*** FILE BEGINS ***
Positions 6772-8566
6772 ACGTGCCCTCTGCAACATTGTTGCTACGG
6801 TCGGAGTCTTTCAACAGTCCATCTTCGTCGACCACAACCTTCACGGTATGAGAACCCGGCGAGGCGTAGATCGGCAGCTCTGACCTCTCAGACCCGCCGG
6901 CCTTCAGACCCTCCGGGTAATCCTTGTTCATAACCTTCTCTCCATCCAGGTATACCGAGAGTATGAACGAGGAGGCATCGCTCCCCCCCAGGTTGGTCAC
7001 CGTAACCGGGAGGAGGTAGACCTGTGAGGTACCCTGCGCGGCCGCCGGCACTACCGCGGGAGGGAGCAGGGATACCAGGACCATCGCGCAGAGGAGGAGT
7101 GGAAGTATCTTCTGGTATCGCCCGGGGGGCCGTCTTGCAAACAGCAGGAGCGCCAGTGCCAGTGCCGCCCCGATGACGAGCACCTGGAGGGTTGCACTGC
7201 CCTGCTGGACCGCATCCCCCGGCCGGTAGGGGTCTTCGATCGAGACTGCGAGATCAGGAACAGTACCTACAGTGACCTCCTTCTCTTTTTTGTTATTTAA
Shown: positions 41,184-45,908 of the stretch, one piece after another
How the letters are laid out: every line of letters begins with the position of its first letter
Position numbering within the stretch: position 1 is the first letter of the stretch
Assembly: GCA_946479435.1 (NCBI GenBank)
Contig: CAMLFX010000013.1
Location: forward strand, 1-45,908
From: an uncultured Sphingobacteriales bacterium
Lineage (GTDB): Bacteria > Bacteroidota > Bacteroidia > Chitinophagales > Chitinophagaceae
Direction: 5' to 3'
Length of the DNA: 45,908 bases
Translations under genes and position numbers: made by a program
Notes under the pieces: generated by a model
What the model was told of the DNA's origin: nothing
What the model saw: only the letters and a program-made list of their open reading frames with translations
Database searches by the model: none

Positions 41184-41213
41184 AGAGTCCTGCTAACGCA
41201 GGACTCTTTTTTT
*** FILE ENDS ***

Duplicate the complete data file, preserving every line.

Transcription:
Positions 6772-8566
6772 ACGTGCCCTCTGCAACATTGTTGCTACGG
6801 TCGGAGTCTTTCAACAGTCCATCTTCGTCGACCACAACCTTCACGGTATGAGAACCCGGCGAGGCGTAGATCGGCAGCTCTGACCTCTCAGACCCGCCGG
6901 CCTTCAGACCCTCCGGGTAATCCTTGTTCATAACCTTCTCTCCATCCAGGTATACCGAGAGTATGAACGAGGAGGCATCGCTCCCCCCCAGGTTGGTCAC
7001 CGTAACCGGGAGGAGGTAGACCTGTGAGGTACCCTGCGCGGCCGCCGGCACTACCGCGGGAGGGAGCAGGGATACCAGGACCATCGCGCAGAGGAGGAGT
7101 GGAAGTATCTTCTGGTATCGCCCGGGGGGCCGTCTTGCAAACAGCAGGAGCGCCAGTGCCAGTGCCGCCCCGATGACGAGCACCTGGAGGGTTGCACTGC
7201 CCTGCTGGACCGCATCCCCCGGCCGGTAGGGGTCTTCGATCGAGACTGCGAGATCAGGAACAGTACCTACAGTGACCTCCTTCTCTTTTTTGTTATTTAA
Shown: positions 41,184-45,908 of the stretch, one piece after another
How the letters are laid out: every line of letters begins with the position of its first letter
Position numbering within the stretch: position 1 is the first letter of the stretch
Assembly: GCA_946479435.1 (NCBI GenBank)
Contig: CAMLFX010000013.1
Location: forward strand, 1-45,908
From: an uncultured Sphingobacteriales bacterium
Lineage (GTDB): Bacteria > Bacteroidota > Bacteroidia > Chitinophagales > Chitinophagaceae
Direction: 5' to 3'
Length of the DNA: 45,908 bases
Translations under genes and position numbers: made by a program
Notes under the pieces: generated by a model
What the model was told of the DNA's origin: nothing
What the model saw: only the letters and a program-made list of their open reading frames with translations
Database searches by the model: none

Positions 41184-41213
41184 AGAGTCCTGCTAACGCA
41201 GGACTCTTTTTTT